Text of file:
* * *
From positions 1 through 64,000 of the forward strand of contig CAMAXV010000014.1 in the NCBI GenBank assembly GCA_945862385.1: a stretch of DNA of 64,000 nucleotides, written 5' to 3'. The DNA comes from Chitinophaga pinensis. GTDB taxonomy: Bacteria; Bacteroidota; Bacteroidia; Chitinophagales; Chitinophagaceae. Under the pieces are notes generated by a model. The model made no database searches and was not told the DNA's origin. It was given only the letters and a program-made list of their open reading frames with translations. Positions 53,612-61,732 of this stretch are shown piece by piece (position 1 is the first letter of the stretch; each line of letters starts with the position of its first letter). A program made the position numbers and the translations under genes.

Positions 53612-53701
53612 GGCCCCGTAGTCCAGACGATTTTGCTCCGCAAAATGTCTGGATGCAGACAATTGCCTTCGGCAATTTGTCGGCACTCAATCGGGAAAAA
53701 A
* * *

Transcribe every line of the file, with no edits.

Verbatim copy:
From positions 1 through 64,000 of the forward strand of contig CAMAXV010000014.1 in the NCBI GenBank assembly GCA_945862385.1: a stretch of DNA of 64,000 nucleotides, written 5' to 3'. The DNA comes from Chitinophaga pinensis. GTDB taxonomy: Bacteria; Bacteroidota; Bacteroidia; Chitinophagales; Chitinophagaceae. Under the pieces are notes generated by a model. The model made no database searches and was not told the DNA's origin. It was given only the letters and a program-made list of their open reading frames with translations. Positions 53,612-61,732 of this stretch are shown piece by piece (position 1 is the first letter of the stretch; each line of letters starts with the position of its first letter). A program made the position numbers and the translations under genes.

Positions 53612-53701
53612 GGCCCCGTAGTCCAGACGATTTTGCTCCGCAAAATGTCTGGATGCAGACAATTGCCTTCGGCAATTTGTCGGCACTCAATCGGGAAAAA
53701 A